A federal agency’s findings don’t mean a red light for the Obama Center—but caution is warranted
The findings provide all the more reason why the Obama Presidential Foundation, its architects and the Lightfoot administration must get this project right.
At first glance, the federal government’s finding last week that the Obama Presidential Center would have an “adverse effect” on Jackson Park and the Midway Plaisance might seem like a blow against plans to build the complex on this pair of historic landscapes.
But a deeper dive shows that the Washington agency that oversaw the Obama project’s review, the Federal Highway Administration, is not troubled enough to halt millions of dollars in federal road funds to support the project.
So the Obama Presidential Center remains a “go” with the feds, for now.
We continue to believe that Jackson Park is an acceptable location for the Obama Center. As far as we’re concerned, that debate is over.
But this latest review — triggered because the project is being built in one of America’s most historic and storied parks — brings into focus the gardens, trees, landscaping and original design intent that likely will be altered or even lost to make room for the complex. The message is clear: The Obama Presidential Foundation, its architects and Mayor Lori Lightfoot’s administration had better get this right.
Completed in 1893 and filled with lagoons, ponds, gardens and trees, 500-acre Jackson Park began life as the picturesque fairgrounds for the 1893 World’s Columbian Exposition. Midway Plaisance, a mile-long sunken greenspace that begins at Washington Park and runs east through the southern edge of the University of Chicago, connects to Jackson Park’s northern end, near 59th Street.
What could be lost?
The center would occupy a 20-acre portion of the park between 59th and 63rd streets between Stony Island Avenue and Cornell Drive. According to the federal review, construction crews will have to rip out a cluster of 700 trees, plus assorted landscapes that were planted in 1980 and 1981 under a federal grant program. The losses also will include an outdoor track-and-field facility near 62nd and Stony Island, a picnic grove and the Women’s Garden, a perennial garden designed in 1934.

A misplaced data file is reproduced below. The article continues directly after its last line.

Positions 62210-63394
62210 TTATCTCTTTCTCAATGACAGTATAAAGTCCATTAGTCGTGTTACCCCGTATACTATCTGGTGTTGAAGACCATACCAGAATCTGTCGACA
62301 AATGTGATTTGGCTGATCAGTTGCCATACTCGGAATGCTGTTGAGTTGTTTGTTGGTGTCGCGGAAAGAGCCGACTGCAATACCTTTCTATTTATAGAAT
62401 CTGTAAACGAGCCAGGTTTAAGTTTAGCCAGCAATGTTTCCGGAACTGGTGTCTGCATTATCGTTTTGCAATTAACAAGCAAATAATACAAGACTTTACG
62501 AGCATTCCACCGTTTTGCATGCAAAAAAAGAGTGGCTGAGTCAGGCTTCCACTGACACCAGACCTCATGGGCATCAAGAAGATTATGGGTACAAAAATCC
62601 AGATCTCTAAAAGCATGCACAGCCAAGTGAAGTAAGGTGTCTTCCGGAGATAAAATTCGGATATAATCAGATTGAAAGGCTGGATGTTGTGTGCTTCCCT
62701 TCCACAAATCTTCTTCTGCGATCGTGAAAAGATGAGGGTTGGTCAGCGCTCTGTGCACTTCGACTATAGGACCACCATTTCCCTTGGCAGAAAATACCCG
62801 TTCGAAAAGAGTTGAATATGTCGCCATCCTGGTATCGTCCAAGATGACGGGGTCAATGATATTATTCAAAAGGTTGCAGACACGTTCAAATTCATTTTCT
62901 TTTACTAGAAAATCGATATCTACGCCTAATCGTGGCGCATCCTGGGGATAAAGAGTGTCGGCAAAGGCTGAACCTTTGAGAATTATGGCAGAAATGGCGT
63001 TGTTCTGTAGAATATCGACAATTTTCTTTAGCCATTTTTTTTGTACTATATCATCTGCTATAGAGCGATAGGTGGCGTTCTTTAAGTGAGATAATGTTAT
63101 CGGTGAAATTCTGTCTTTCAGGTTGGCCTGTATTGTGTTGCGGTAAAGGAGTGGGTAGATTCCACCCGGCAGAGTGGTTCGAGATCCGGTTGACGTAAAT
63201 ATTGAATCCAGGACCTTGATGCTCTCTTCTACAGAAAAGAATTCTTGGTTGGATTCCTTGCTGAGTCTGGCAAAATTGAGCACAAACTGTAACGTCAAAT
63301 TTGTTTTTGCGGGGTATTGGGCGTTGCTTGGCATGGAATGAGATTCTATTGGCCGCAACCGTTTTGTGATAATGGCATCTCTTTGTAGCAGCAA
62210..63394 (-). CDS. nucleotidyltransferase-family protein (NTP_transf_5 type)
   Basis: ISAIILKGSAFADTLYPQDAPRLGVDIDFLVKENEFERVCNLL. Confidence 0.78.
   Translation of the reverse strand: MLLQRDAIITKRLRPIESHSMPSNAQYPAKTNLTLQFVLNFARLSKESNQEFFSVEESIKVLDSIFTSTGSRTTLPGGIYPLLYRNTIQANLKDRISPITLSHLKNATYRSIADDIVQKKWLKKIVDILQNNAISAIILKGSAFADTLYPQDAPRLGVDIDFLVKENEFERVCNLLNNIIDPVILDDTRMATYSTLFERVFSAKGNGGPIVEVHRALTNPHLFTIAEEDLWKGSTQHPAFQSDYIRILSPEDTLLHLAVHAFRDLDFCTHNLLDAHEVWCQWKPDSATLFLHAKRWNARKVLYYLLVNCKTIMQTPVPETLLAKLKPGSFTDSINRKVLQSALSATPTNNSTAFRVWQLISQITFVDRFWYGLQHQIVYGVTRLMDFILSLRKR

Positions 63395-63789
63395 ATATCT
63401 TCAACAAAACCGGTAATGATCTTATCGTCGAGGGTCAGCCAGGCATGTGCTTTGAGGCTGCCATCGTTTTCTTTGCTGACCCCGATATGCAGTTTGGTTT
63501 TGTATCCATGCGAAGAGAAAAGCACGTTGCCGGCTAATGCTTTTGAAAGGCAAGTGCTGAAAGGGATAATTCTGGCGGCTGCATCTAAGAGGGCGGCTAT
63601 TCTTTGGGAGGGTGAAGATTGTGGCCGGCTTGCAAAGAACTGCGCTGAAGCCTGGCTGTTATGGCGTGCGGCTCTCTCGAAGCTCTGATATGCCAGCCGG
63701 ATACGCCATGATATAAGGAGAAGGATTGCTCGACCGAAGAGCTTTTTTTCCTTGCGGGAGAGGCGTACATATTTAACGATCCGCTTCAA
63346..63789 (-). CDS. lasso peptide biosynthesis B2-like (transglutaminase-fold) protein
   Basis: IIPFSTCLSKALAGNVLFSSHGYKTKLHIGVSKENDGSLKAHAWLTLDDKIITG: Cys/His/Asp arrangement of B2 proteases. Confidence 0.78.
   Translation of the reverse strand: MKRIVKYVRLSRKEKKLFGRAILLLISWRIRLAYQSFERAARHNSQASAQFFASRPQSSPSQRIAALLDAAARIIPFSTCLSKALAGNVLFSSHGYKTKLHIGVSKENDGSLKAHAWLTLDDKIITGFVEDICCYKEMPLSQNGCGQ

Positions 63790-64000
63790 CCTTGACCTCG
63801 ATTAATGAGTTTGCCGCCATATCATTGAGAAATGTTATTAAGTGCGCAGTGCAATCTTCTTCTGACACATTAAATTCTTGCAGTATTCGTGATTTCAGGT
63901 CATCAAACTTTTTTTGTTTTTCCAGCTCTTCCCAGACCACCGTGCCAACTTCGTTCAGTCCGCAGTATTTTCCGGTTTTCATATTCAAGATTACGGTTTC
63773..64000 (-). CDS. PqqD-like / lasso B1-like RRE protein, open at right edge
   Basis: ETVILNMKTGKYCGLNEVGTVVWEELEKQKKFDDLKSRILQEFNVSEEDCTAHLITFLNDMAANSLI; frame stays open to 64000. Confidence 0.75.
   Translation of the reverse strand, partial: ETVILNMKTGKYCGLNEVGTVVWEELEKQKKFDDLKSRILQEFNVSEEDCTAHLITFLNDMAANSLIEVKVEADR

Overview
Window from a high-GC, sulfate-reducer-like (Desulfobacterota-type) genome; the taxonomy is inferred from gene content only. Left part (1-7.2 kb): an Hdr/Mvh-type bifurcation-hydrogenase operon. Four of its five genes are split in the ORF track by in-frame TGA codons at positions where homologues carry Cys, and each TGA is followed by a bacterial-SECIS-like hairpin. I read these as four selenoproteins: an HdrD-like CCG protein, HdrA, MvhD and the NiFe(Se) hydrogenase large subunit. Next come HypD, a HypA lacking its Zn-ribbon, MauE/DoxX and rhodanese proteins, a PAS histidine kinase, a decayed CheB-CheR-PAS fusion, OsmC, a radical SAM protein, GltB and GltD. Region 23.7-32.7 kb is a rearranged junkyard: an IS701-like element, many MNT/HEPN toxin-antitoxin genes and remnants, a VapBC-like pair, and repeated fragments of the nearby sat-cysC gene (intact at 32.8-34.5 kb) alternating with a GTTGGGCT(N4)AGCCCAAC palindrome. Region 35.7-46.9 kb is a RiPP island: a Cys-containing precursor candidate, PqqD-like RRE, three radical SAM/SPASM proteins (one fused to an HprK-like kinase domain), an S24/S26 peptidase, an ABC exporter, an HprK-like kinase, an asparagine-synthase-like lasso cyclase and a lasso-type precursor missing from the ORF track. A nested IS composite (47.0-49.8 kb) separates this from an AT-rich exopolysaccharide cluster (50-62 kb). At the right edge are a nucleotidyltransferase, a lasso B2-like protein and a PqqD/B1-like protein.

In addition, as part of the plan, the city would widen Stony Island between 59th Place and 67th Street, and add a southbound lane to Lake Shore Drive between Hayes and 57th Streets, surrendering nearly a mile of parkland and open space in the process.
According to the report, the city plans to mitigate each of the proposed losses. For instance, Cornell Drive would be replaced by new parkland, and new trees and landscapes would be planted on the eastern tip of Midway Plaisance between the Metra embankment and Stony Island where the boulevard connects to Jackson Park.
The federal government doesn’t bring the hammer down on the project in this report, but it does spell out what it believes to be the center's negative impact against the park.
The planned changes, the report states, “will have an adverse effect to Jackson Park Historic Landscape District and Midway Plaisance because it will alter, directly and indirectly, characteristics of the historic property that qualify it for inclusion in the National Register.”
The report also says the Cultural Resources Unit of the Illinois Department of Transportation disagrees with the feds’ finding, “and concluded that the proposed changes will not sufficiently diminish or remove the overall integrity of the [Jackson Park] historic district in such a way that it would no longer qualify for a [National Register] listing.”
The important next steps
A group that includes officials from the city, the state Historic Preservation Agency, the Federal Highway Administration and the National Park Service met Thursday to discuss the report. The group has until spring to figure out solutions to mitigate the problems raised by the feds.
Given what’s at stake, we want the session to spark frank and open discussions about the center’s impact on the park. And rather than finding a political solution to the problems — ”what’s the least we can do?” — this process must bring about thoughtful, well-designed responses that are shaped by public input and the considerable architectural expertise surrounding the project.
Anything less could lead to a design that spoils this jewel of a park rather than enhances it.
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